Richard Asher has long been respected in the US Navy for his expertise in ocean engineering. However, when he used his skills to assist in the resolution of an international crisis, his leadership was made clear to the world.
When the Japanese fishing vessel Ehime Maru tragically sank in an inadvertent collision with a US submarine in February 2001, Asher and his team of military and civilian personnel were called upon to coordinate numerous agencies in expeditiously recovering the ship before relations between the US and Japanese governments crumbled.
Drawing on the resources of approximately 40 contractors and subcontractors from the US, the Netherlands, Singapore and other points around the globe, Asher’s organization orchestrated a cohesive operation. Utilizing remotely operated vehicles, they not only located the ship but also retrieved detailed video of the damage, which was then used to assess the damage and raise the ship.
The diplomatic magnitude of the salvage team’s work on the Ehime Maru was exemplified by personal correspondence from the Japanese Prime Minister to the Commander in Chief of the US Pacific Fleet. The Prime Minister thanked the US government for its perseverance in the successful recovery, even in the face of the September 11 tragedy.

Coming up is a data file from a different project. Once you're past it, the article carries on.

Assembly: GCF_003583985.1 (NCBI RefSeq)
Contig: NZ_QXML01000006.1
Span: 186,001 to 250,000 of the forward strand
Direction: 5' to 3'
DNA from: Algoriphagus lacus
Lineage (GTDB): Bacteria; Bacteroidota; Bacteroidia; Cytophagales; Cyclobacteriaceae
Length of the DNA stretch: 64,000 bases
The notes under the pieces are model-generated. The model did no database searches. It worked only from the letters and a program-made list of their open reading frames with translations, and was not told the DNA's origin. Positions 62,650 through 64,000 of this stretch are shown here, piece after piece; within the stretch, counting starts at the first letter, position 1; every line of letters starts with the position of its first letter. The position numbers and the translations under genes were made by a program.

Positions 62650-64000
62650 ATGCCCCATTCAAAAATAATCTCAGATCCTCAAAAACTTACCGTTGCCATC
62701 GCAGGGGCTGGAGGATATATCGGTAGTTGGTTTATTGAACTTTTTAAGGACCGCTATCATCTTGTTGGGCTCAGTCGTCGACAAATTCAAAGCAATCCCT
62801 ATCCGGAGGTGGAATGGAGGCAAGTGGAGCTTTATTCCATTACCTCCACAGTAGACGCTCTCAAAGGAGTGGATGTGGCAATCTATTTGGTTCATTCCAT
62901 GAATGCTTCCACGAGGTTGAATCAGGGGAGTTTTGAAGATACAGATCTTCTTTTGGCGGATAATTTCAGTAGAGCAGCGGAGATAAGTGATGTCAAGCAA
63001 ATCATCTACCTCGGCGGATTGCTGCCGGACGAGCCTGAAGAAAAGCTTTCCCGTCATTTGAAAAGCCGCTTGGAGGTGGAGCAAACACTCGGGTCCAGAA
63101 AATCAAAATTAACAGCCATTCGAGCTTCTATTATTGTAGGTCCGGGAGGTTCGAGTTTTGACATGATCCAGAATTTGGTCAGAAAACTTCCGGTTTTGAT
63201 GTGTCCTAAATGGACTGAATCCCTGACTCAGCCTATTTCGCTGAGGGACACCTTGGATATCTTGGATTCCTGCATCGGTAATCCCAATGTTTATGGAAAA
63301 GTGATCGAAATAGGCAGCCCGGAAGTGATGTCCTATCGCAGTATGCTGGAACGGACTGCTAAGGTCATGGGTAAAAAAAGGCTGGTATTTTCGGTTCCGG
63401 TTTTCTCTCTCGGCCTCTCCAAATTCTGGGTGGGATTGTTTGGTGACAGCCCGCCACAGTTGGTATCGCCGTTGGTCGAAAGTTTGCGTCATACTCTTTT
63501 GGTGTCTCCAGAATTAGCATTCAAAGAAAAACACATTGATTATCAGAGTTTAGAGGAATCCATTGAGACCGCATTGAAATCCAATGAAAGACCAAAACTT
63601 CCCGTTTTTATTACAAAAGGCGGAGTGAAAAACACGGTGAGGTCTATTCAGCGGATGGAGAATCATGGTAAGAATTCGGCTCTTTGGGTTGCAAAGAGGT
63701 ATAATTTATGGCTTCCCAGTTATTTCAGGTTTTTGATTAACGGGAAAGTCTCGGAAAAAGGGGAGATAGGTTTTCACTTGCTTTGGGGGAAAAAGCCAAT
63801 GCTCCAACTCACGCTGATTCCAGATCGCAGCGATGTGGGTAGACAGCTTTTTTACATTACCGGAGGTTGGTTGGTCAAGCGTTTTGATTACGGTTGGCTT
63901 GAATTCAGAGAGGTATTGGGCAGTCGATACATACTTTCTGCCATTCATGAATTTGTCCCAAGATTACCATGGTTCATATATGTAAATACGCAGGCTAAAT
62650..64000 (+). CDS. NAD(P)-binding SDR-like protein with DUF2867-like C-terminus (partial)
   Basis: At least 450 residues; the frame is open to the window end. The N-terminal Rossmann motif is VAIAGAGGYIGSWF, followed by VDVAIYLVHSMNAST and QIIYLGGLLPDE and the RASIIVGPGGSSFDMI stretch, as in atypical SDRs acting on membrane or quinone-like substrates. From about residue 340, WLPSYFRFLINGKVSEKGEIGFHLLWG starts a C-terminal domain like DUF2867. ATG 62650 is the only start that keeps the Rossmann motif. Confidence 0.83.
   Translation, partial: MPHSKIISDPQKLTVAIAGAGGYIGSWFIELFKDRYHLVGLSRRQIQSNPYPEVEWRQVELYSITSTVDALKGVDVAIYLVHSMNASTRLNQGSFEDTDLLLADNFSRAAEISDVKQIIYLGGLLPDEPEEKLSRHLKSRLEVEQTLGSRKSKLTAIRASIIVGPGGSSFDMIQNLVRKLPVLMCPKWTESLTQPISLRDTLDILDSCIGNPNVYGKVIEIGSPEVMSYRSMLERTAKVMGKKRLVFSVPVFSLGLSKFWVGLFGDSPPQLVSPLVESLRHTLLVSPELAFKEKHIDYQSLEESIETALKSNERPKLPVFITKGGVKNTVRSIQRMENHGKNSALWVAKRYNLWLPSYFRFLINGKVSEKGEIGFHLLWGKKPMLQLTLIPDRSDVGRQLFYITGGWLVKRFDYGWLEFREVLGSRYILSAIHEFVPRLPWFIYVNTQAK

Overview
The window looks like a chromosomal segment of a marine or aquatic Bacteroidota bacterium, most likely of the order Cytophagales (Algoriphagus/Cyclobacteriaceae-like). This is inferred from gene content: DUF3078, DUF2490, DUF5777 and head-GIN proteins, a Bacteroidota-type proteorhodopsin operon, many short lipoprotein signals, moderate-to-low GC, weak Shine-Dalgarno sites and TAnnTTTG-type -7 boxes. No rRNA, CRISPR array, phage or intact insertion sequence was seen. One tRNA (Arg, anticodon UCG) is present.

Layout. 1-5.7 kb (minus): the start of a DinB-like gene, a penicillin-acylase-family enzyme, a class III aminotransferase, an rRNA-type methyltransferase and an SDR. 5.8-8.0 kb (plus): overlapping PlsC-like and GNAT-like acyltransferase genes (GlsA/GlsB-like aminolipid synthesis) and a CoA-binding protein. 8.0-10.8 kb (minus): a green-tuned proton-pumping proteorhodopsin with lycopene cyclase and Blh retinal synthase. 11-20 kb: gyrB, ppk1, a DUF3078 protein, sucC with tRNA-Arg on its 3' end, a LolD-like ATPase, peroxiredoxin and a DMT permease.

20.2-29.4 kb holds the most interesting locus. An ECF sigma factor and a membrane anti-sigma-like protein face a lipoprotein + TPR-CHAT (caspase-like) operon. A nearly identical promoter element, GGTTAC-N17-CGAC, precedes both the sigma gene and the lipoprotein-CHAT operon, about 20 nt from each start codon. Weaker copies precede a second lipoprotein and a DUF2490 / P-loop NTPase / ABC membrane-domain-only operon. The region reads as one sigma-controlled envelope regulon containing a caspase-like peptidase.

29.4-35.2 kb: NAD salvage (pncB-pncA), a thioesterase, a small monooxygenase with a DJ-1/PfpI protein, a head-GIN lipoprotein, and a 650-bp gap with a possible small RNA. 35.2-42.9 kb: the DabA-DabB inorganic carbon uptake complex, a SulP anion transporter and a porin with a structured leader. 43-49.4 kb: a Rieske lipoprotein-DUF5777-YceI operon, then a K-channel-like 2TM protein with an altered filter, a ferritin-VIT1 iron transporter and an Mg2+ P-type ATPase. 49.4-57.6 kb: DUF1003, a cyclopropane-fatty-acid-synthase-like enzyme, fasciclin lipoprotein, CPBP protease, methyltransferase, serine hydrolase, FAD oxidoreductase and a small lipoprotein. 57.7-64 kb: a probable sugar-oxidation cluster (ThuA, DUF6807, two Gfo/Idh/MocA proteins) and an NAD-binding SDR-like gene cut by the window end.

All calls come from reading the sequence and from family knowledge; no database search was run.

Asher’s team has also worked to prevent maritime tragedies from occurring. They are leading the research, development and construction efforts for the next generation of submarine personnel rescue equipment. This new system will shorten response time and provide the ability to transfer stricken submariners under pressure.
Scuba enthusiasts may be impressed to know that the last word on safe diving also belongs to Asher and his ocean engineering team. His expertise and guidance led to the release of the first major overhaul of the US Navy Diving Manual in over a decade. This handbook has kept the US Navy the worldwide leader and information repository on safe diving practices.
A 26-year Navy veteran, Asher has served for the past twelve years as Deputy Director of Ocean Engineering and Supervisor of Diving and Salvage, Naval Sea Systems Command. His varied and distinguished career has led to significant international media attention and praise from congressional and US Navy leaders. Using his valuable skills to resolve demanding situations in salvage, diving, oil and hazardous spill abatement and underwater ship repair ranging from diplomatic breaches to operational difficulties, Asher has become a distinctive asset to US naval operations.